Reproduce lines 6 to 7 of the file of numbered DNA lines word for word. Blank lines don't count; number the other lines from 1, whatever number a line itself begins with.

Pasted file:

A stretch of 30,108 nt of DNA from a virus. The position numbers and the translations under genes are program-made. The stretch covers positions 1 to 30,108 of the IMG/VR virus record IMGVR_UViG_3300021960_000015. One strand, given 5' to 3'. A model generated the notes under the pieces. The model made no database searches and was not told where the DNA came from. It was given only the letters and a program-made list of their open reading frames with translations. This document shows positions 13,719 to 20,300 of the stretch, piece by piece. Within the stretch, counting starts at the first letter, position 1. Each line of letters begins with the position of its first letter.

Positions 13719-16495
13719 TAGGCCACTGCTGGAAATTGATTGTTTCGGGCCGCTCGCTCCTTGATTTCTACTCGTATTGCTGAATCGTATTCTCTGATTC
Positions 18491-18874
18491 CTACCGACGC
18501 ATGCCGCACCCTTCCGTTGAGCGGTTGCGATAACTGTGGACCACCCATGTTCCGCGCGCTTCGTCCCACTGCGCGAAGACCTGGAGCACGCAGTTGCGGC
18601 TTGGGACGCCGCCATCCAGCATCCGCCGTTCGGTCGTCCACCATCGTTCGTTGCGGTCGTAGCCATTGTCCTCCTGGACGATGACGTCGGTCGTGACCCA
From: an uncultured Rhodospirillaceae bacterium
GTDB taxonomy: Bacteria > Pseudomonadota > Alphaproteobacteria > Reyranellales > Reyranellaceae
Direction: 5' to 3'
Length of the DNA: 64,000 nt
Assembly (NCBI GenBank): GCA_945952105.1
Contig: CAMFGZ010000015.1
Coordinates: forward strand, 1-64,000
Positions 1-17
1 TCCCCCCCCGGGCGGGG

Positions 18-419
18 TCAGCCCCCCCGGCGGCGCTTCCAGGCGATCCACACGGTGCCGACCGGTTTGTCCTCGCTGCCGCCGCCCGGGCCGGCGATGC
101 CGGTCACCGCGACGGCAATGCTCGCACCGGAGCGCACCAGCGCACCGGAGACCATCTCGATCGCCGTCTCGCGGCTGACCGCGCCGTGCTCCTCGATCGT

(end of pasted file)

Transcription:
18501 ATGCCGCACCCTTCCGTTGAGCGGTTGCGATAACTGTGGACCACCCATGTTCCGCGCGCTTCGTCCCACTGCGCGAAGACCTGGAGCACGCAGTTGCGGC
18601 TTGGGACGCCGCCATCCAGCATCCGCCGTTCGGTCGTCCACCATCGTTCGTTGCGGTCGTAGCCATTGTCCTCCTGGACGATGACGTCGGTCGTGACCCA